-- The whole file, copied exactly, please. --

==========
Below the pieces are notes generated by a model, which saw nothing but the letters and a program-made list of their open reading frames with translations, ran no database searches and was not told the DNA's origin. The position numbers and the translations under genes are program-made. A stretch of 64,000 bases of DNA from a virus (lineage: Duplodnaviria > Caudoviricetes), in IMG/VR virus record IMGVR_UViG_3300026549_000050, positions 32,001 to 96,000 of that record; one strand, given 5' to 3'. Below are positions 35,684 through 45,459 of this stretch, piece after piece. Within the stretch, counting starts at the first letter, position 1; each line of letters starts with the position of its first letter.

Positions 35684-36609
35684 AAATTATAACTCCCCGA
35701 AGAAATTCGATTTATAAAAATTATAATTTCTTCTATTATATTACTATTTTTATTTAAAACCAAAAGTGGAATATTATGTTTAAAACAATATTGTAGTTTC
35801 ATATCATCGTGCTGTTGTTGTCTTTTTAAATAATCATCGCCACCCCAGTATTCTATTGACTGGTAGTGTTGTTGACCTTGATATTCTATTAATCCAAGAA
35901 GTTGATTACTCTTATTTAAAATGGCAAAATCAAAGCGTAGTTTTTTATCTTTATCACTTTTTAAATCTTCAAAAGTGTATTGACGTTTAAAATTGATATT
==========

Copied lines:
Below the pieces are notes generated by a model, which saw nothing but the letters and a program-made list of their open reading frames with translations, ran no database searches and was not told the DNA's origin. The position numbers and the translations under genes are program-made. A stretch of 64,000 bases of DNA from a virus (lineage: Duplodnaviria > Caudoviricetes), in IMG/VR virus record IMGVR_UViG_3300026549_000050, positions 32,001 to 96,000 of that record; one strand, given 5' to 3'. Below are positions 35,684 through 45,459 of this stretch, piece after piece. Within the stretch, counting starts at the first letter, position 1; each line of letters starts with the position of its first letter.

Positions 35684-36609
35684 AAATTATAACTCCCCGA
35701 AGAAATTCGATTTATAAAAATTATAATTTCTTCTATTATATTACTATTTTTATTTAAAACCAAAAGTGGAATATTATGTTTAAAACAATATTGTAGTTTC
35801 ATATCATCGTGCTGTTGTTGTCTTTTTAAATAATCATCGCCACCCCAGTATTCTATTGACTGGTAGTGTTGTTGACCTTGATATTCTATTAATCCAAGAA
35901 GTTGATTACTCTTATTTAAAATGGCAAAATCAAAGCGTAGTTTTTTATCTTTATCACTTTTTAAATCTTCAAAAGTGTATTGACGTTTAAAATTGATATT